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Hack 49 Interrogate Trust Networks with TrustBot

figs/expert.gif figs/hack49.gif

Use the network of trust ratings available on the Web to recommend how much to trust an unknown individual and send your recommendations over IRC.

Trust networks are appearing all over the Web, from web sites like Advogato and Epinions to the social networks of the Semantic Web. You were just shown how to create a bot that would load data from a FOAF network [Hack #48] and provide that information via IRC. This hack will introduce some simple extensions to FOAF that will parse information about trust relationships and use it to make recommendations about how much a person should trust a stranger.

The Advogato project ( is a community site for free software developers. It uses group trust metrics for peer certification to limit access to certain sections of the site.

Epinions ( uses consumer reviews to rate products and sellers. Users build a web of trusted people, and that data is used to make recommendations across the network.

The Trust Project ( is a web site dedicated to building a distributed, open trust network. The data and results in this hack use this network.

The premise for trust networks appears frequently in everyday life. If a person meets a new colleague at work, it is common to ask around about this person. The assumption is that people you trust will give you good information about whether or not to trust the new person. Unlike FOAF, which connects people only by whether or not they know one another, trust networks add ratings to those relationships. Because trust ratings can be represented numerically, it is simple to compose relationships over paths.

What kind of trust ratings to give and how to make recommendations based on that is an active area of social networks research. In this example, people rate each other's trustworthiness on a scale from 1 to 10, where 1 is very low trust and 10 is very high trust. This network is stored on the Semantic Web as an extension of FOAF. To learn more about the network or add yourself, visit The Trust Project at Recommendations about how much to trust a person will be made using a recursive system. The Trust Project will make these calculations, and you can use the calculation they provide instead of writing your own code.

7.7.1 Getting Trust Data

In FOAFBot, there is code to parse RDF and OWL files and build objects in the Person class. The TrustBot can be built in the same way. You could modify the FOAFBot code so it would process trust files, store the proper information in the Person class (with modifications), and then write a series of functions to make trust inferences. Instead of writing all of that, you can use the server at It has a database of information from spidered and parsed trust files. You can connect to that server and make queries about how much two people should trust each other.

As with FOAF, people are identified by email address in the trust network. Passing the email address of the person for whom the inference is being made (the source) and the person about whom it is being made (the sink) will return the recommendation about how much the source should trust the sink.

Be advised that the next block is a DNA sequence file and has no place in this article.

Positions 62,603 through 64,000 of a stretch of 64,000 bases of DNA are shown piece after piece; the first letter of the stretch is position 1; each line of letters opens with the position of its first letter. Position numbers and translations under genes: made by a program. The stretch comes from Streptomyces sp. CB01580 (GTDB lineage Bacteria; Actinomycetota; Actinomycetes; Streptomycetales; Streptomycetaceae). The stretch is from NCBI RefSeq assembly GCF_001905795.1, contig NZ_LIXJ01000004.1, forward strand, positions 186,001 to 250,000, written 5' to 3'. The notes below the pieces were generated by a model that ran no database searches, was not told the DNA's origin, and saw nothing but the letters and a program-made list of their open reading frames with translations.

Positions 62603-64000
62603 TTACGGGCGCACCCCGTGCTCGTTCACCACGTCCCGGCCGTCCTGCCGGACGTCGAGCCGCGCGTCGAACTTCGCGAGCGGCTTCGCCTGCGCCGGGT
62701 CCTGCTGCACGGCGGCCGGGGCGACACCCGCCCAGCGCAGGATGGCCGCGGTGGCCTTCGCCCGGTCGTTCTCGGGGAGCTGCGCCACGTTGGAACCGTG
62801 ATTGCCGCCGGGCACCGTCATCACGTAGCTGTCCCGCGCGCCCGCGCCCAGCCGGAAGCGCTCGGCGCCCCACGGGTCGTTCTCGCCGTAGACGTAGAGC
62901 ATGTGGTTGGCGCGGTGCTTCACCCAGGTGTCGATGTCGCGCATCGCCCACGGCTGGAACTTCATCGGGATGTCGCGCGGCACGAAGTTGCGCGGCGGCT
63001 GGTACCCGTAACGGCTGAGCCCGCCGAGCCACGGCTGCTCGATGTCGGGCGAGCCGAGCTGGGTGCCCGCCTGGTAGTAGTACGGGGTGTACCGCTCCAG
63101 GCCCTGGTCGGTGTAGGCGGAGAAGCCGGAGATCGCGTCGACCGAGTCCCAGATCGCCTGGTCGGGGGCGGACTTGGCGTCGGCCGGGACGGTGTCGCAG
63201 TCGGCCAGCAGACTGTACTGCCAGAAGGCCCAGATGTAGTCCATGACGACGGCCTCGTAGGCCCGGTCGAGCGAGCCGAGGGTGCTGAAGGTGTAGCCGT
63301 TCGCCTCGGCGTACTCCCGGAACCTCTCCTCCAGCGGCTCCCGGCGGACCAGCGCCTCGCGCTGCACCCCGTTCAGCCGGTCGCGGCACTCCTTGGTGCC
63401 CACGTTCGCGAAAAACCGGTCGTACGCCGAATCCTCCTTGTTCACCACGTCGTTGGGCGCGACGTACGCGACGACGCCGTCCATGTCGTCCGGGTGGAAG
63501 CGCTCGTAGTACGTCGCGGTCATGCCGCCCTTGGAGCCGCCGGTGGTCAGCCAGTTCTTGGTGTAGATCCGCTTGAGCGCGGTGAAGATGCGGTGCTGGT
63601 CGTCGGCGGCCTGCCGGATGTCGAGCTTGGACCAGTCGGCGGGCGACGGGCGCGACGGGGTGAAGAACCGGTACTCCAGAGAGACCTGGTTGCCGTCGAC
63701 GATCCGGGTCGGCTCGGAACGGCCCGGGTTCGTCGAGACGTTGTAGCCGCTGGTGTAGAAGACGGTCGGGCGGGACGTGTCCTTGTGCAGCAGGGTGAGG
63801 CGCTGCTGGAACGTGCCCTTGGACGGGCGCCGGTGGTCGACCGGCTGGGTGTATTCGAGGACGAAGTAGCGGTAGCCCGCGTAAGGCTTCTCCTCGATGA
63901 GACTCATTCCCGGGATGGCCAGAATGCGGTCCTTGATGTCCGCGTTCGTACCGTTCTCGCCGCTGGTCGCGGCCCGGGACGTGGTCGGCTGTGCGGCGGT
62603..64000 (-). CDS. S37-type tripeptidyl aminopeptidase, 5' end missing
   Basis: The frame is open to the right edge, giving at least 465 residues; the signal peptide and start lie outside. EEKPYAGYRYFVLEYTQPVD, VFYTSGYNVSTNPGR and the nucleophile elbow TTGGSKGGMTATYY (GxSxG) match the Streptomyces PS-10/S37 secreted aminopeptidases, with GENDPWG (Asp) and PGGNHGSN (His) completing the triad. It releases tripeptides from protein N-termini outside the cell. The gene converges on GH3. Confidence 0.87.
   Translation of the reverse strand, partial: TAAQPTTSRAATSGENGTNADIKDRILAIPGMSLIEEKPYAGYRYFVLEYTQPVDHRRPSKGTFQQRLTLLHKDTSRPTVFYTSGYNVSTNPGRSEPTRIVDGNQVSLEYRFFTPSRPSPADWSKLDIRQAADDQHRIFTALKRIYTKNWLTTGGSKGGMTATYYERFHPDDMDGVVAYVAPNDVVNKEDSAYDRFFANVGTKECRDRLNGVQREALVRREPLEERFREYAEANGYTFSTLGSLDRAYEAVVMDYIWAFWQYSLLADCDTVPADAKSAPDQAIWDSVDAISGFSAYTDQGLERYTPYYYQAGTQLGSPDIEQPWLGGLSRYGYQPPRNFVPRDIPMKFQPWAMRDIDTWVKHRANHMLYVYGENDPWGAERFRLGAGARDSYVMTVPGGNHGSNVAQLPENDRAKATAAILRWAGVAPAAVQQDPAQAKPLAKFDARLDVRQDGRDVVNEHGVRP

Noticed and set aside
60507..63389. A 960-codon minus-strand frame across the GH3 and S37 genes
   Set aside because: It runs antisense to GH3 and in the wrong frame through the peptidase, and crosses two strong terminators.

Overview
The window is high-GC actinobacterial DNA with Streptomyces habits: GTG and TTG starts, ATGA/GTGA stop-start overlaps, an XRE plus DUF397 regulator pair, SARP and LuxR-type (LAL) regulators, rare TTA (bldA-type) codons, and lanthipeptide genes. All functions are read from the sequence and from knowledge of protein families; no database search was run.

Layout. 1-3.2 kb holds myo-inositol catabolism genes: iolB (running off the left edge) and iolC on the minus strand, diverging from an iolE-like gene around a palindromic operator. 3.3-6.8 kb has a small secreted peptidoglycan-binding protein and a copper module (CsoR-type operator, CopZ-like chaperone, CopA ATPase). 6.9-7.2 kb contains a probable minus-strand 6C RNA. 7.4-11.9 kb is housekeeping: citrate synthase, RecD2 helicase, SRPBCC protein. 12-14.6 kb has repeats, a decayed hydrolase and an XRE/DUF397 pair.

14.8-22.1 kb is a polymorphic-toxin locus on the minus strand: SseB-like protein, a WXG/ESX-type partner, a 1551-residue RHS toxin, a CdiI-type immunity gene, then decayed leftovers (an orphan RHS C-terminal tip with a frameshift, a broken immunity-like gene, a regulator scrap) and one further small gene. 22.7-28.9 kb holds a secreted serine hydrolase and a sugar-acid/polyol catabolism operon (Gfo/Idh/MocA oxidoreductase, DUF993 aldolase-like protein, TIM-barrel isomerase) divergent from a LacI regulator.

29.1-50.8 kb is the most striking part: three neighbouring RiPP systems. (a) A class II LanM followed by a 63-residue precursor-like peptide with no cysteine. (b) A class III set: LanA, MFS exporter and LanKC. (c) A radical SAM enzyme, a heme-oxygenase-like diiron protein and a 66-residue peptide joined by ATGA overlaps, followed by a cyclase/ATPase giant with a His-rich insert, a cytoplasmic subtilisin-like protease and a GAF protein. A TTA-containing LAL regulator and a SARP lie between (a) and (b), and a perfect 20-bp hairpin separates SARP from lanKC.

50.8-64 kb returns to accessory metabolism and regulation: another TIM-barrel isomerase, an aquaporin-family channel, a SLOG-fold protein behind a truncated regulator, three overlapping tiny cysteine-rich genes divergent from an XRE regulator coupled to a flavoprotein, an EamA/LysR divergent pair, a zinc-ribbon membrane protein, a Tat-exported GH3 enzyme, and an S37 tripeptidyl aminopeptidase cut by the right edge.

The result will be retrieved from a URL in this form:

The email address should be replaced with the email address of the source, and should be replaced with the email address of the sink. The result will return a full sentence that the bot can print out. When this URL is accessed, it prints out a single line of text that has the recommended trust level from the source to the sink. The following getTrust() method creates the correct URL and then loads its result:

private String getTrust(String sourceEmail, String sinkEmail) {


    URLConnection conn = null;

    DataInputStream data = null;

    String line;

    StringBuffer buf = new StringBuffer( );

    try {

        URL u = new URL ("" +

               "cgi?from=" + sourceEmail + "&to=" + sinkEmail);

        conn = u.openConnection( );

        conn.connect( );

        data = new DataInputStream(new BufferedInputStream(

                conn.getInputStream( )));


        while ((line = data.readLine( )) != null) {

            buf.append(line + "\n");


        data.close( );

        return buf.toString( );


    catch (Exception e) {

        return "Error. Unable to process this request";



With this method, the only remaining step is to parse a request from the user, extract the email addresses, and show the result of the method in the IRC interface.

7.7.2 Modifying the IRC Interface

Using the same code from FOAFBot, the only change you need to make is to add a handler for a command that will process a trust value. The format of that command will mimic the FOAF-based commands. This will allow users to type message like this:

<golbeck> Trustbot, trust  to

The following code should be added into the onMessage method in the PircBot subclass (after line 54 of the file in the FOAFBot code):

if (query.equals("trust")) {

    String response = "";

    // Get the first email address.

    String email = t.nextToken( );

    // Eliminate the "to".

    t.nextToken( );

    // Get the second email address.

    String inQuestionEmail = t.nextToken( );


    response = getTrust(email, inQuestionEmail);

    sendMessage(channel, response);    


With this addition, the bot is now ready to handle trust questions and show the user the result that it retrieves from the Web.

7.7.3 The Results

In Figure 7-6, see the TrustBot being queried for trust recommendations.

Figure 7-6. Using TrustBot to give guidance on trust

Now you can use the bot to find out how much you should trust other people, even if you don't know them already.

Jennifer Golbeck

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